Frequency Capping: Everything You Should Know

 4 min read


As a media buyer, you’re gonna be able to use a lotta tools when creating a campaign.

You may leave some of them by default because their impact on a campaign’s performance is almost unnoticeable.

However, there are others that are rather important.

One of them is called frequency capping, and it can be applied to a campaign, ad or spot.

Frequency Capping

The frequency capping is a tool that allows you to limit how often an ad is shown to the same user in a set period of time.

In other words, it refers to the number of times (impressions) the user will see each ad.

If you set a frequency cap of 2/24 hours for an ad, it will be shown a maximum of two times to the same user in only one day.

If you choose this metric for a campaign and you have more than one banner implemented there, the frequency cap of 2/24 hours means that the user will see 2 impressions in 24 hours, regardless of the banner.

That is, the impressions can come from the same banner or from different banners – it’ll always depend on the ads rotation system inside the campaign (it can be random rotation, or based on CTR, or based on performance).

In some cases, the frequency capping can also be applied to a zone or group of campaigns.

How Should you Use the Frequency Capping Tool?

It’s a very useful tool when you’re buying on a CPM basis (cost per one thousand impressions) and you’re receiving by conversion, lead or sale.

As your main goal is leading the user to the conversion, you can restrict your costs by paying only for the impressions that are most likely to give you more revenues.

If a user sees a banner many times and doesn’t click on it, you can’t expect it’ll do it in the near future and so you don’t need to pay for that impression forever.

The frequency capping you should set depends on your position among the competition.

Here’s the deal:


You know that you’re not in the first positions; that there’s another “guy” paying more than you for each impression for a given spot and/or campaign.

You’re basically receiving the rest of the traffic he’s not able to get or doesn’t want (case 1).

What I’d suggest you do is try to gain the top positions by raising your bid, and analyse whether or not that’s profitable for you.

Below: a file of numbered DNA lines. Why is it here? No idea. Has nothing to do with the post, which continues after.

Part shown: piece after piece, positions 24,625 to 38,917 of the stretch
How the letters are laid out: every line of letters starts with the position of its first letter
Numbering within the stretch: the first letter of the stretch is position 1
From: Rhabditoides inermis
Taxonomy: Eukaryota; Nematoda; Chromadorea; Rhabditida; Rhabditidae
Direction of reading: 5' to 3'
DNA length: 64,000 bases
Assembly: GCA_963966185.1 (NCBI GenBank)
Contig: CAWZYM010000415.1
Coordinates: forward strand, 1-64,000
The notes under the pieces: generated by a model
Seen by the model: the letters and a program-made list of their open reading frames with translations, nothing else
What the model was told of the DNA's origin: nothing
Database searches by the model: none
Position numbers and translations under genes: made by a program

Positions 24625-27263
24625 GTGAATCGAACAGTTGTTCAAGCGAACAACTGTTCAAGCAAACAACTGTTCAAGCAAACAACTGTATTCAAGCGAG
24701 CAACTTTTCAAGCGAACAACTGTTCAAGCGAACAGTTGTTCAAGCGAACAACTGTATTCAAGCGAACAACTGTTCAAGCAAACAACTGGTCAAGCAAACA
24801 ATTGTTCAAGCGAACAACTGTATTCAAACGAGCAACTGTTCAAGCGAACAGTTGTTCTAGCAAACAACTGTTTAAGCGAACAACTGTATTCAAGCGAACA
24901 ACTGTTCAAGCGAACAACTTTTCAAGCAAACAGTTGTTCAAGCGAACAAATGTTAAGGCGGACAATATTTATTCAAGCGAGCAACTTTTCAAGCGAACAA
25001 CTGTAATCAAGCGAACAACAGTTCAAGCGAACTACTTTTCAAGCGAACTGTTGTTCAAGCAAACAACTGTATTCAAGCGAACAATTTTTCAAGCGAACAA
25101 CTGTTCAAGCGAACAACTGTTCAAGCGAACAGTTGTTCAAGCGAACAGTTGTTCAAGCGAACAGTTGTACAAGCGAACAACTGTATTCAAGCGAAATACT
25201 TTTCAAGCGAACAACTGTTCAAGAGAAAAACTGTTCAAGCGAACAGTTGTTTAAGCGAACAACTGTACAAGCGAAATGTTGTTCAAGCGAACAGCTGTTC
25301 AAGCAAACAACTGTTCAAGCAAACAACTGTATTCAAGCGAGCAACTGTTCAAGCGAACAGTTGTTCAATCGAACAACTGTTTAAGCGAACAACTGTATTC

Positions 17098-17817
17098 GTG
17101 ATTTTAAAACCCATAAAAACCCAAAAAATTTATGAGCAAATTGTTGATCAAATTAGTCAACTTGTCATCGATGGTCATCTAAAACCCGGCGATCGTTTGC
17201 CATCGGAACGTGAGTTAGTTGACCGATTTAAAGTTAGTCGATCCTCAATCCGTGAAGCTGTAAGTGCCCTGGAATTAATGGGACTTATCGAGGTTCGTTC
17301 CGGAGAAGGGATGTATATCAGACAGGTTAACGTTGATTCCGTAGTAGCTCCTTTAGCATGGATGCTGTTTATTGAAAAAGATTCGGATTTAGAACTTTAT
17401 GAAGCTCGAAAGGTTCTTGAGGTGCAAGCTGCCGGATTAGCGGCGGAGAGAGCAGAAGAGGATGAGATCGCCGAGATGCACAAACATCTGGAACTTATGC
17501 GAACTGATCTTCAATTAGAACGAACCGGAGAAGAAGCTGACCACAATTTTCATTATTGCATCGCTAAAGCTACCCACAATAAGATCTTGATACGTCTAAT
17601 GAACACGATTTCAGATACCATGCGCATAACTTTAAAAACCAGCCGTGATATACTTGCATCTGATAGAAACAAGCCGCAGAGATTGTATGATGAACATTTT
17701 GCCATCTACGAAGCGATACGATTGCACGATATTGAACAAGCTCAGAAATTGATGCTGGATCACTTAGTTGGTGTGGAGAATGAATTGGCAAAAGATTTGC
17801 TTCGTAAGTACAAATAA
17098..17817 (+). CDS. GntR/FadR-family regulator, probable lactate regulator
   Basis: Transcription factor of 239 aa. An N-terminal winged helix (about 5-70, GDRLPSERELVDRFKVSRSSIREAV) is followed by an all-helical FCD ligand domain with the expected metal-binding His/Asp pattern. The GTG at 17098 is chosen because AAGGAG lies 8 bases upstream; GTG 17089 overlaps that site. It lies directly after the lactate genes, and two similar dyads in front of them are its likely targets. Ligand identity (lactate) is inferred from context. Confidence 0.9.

After you increase your bid, you’ll have to deal with one of these two scenarios:

The first position is far away from being profitable for you (case 2) or it happens to be your perfect position (case 3).


In the first scenario, and once you arrive to the first position, you can expand your frequency capping or even disable it to bring more profitable impressions, until the point that it’s still profitable for you (case 4 and 5).


However, the first position is not always perfect for a media buyer.

Sometimes, you can lose money there. In this case, and taking into account that you’re making money in the second position, you can try to receive more volume in lower positions, until ultimately reaching a point where it’s not profitable (case 6).


As the number of impressions increases, the CTR of the banners will decrease.

That means that increasing the capping means decreasing the average quality of your traffic.

For this reason, I’d advise you not to consider the CTR and performance of the banners and/or campaign before the changes.

If you’re managing a new campaign and have no info regarding your position, I suggest you try a low frequency cap, for example 1/24 hours or 2/24 hours, and then analyse its performance.

Try to make tests and measure the campaign’s performance with changes in the frequency capping.

I assure you that you’ll be surprised because you’ll see how a simple change can cause you damages or increase the number of profitable impressions.


The changes in the frequency capping are crucial when you’re trying to increase or limit your inventory.

For example, if you identify a period of the day/week in your campaign that performs better than others, you can increase the capping for that period to gain more impressions – basically, this means you work with the dayparting.

I’d also advise you to be careful with changes in the frequency capping as they only work when you’re in a profitable position.

If you start playing and changing the frequency capping without being in a profitable position, you’ll start losing money.

That’s all for now!

Keep climbing the Media buy mountain to reach the top and earn big money!